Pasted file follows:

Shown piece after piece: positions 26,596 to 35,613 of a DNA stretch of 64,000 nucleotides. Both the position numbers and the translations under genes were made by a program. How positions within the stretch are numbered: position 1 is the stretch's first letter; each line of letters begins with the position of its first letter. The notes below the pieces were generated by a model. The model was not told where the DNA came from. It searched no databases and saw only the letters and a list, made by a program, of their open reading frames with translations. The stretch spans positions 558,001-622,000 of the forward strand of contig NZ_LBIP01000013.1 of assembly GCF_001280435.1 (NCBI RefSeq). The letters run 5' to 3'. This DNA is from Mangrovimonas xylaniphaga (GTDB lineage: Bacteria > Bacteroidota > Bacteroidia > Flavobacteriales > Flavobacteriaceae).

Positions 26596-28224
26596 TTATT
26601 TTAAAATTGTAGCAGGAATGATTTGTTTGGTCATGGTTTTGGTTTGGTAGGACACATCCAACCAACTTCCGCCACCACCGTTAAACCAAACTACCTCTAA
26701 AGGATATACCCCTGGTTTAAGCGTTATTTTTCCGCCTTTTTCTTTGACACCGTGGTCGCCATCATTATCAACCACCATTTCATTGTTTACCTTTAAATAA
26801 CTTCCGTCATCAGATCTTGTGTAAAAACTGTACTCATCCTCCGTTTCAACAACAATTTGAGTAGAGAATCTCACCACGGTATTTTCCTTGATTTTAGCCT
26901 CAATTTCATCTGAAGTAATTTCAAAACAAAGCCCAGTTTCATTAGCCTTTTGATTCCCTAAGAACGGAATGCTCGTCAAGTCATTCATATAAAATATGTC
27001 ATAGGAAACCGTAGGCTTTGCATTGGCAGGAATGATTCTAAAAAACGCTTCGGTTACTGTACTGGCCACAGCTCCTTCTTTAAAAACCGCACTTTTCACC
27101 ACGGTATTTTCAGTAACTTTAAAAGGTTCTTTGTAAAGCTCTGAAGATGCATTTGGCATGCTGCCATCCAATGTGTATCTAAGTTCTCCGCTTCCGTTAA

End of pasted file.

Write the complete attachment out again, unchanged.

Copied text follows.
Shown piece after piece: positions 26,596 to 35,613 of a DNA stretch of 64,000 nucleotides. Both the position numbers and the translations under genes were made by a program. How positions within the stretch are numbered: position 1 is the stretch's first letter; each line of letters begins with the position of its first letter. The notes below the pieces were generated by a model. The model was not told where the DNA came from. It searched no databases and saw only the letters and a list, made by a program, of their open reading frames with translations. The stretch spans positions 558,001-622,000 of the forward strand of contig NZ_LBIP01000013.1 of assembly GCF_001280435.1 (NCBI RefSeq). The letters run 5' to 3'. This DNA is from Mangrovimonas xylaniphaga (GTDB lineage: Bacteria > Bacteroidota > Bacteroidia > Flavobacteriales > Flavobacteriaceae).

Positions 26596-28224
26596 TTATT
26601 TTAAAATTGTAGCAGGAATGATTTGTTTGGTCATGGTTTTGGTTTGGTAGGACACATCCAACCAACTTCCGCCACCACCGTTAAACCAAACTACCTCTAA
26701 AGGATATACCCCTGGTTTAAGCGTTATTTTTCCGCCTTTTTCTTTGACACCGTGGTCGCCATCATTATCAACCACCATTTCATTGTTTACCTTTAAATAA
26801 CTTCCGTCATCAGATCTTGTGTAAAAACTGTACTCATCCTCCGTTTCAACAACAATTTGAGTAGAGAATCTCACCACGGTATTTTCCTTGATTTTAGCCT
26901 CAATTTCATCTGAAGTAATTTCAAAACAAAGCCCAGTTTCATTAGCCTTTTGATTCCCTAAGAACGGAATGCTCGTCAAGTCATTCATATAAAATATGTC
27001 ATAGGAAACCGTAGGCTTTGCATTGGCAGGAATGATTCTAAAAAACGCTTCGGTTACTGTACTGGCCACAGCTCCTTCTTTAAAAACCGCACTTTTCACC
27101 ACGGTATTTTCAGTAACTTTAAAAGGTTCTTTGTAAAGCTCTGAAGATGCATTTGGCATGCTGCCATCCAATGTGTATCTAAGTTCTCCGCTTCCGTTAA